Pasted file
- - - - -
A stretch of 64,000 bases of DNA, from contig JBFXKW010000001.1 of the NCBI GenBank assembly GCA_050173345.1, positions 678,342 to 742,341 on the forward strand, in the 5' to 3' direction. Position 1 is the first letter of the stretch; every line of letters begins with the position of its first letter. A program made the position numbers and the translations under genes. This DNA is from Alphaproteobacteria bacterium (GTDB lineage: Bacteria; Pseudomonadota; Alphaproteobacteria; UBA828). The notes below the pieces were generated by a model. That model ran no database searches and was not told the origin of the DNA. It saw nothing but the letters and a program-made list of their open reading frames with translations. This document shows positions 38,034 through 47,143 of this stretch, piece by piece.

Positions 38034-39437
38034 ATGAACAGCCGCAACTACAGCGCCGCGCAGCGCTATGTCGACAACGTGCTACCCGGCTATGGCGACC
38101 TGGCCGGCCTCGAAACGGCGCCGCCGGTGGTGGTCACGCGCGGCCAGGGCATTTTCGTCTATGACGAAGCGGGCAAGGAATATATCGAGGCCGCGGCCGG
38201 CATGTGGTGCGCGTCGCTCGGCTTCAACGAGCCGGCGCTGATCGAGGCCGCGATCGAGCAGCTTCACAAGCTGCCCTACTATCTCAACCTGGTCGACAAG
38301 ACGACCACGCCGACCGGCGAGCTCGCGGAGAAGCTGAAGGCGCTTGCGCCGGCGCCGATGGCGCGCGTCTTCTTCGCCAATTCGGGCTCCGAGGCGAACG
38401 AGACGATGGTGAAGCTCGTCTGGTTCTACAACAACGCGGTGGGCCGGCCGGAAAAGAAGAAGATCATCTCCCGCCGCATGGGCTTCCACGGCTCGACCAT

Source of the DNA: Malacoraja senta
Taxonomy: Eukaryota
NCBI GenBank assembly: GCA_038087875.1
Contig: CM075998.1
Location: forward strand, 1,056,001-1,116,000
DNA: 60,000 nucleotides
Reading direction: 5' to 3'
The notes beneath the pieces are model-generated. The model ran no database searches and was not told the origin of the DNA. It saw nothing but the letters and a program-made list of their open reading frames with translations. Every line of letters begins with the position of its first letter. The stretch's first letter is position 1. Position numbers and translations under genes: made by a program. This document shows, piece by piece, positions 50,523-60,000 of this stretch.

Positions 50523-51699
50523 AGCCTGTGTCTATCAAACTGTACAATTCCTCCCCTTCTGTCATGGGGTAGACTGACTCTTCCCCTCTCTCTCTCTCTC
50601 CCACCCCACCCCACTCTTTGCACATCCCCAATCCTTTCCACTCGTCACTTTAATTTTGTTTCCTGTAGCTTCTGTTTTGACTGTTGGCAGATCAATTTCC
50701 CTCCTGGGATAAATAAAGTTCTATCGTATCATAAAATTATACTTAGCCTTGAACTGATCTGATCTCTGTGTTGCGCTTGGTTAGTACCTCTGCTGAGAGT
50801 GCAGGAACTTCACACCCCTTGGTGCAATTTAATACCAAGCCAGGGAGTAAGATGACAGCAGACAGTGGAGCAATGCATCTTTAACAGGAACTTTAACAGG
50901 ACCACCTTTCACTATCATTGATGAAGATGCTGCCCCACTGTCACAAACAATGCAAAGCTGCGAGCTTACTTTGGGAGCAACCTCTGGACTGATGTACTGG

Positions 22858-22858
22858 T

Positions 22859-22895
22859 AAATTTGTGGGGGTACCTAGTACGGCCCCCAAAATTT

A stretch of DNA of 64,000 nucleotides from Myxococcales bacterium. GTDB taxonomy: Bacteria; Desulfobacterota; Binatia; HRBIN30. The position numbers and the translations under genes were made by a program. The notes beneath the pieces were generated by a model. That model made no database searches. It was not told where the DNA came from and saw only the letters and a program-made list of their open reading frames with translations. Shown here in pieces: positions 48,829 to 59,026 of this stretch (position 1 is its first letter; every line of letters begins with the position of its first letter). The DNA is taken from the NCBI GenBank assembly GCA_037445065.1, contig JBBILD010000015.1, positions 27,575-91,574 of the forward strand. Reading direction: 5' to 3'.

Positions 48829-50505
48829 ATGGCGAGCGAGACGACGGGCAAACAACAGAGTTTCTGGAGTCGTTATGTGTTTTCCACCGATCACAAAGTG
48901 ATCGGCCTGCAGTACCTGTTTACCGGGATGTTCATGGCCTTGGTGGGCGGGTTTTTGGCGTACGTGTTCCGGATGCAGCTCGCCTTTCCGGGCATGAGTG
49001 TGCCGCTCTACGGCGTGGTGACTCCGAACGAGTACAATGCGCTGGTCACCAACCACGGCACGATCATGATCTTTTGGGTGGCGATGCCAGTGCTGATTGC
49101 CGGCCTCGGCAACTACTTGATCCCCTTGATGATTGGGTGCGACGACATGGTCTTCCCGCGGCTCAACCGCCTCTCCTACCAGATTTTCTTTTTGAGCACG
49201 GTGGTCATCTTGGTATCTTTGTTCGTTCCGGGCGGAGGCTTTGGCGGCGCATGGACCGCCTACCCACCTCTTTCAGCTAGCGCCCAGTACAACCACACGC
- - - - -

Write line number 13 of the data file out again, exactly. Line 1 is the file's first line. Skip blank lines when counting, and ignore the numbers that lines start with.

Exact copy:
DNA: 60,000 nucleotides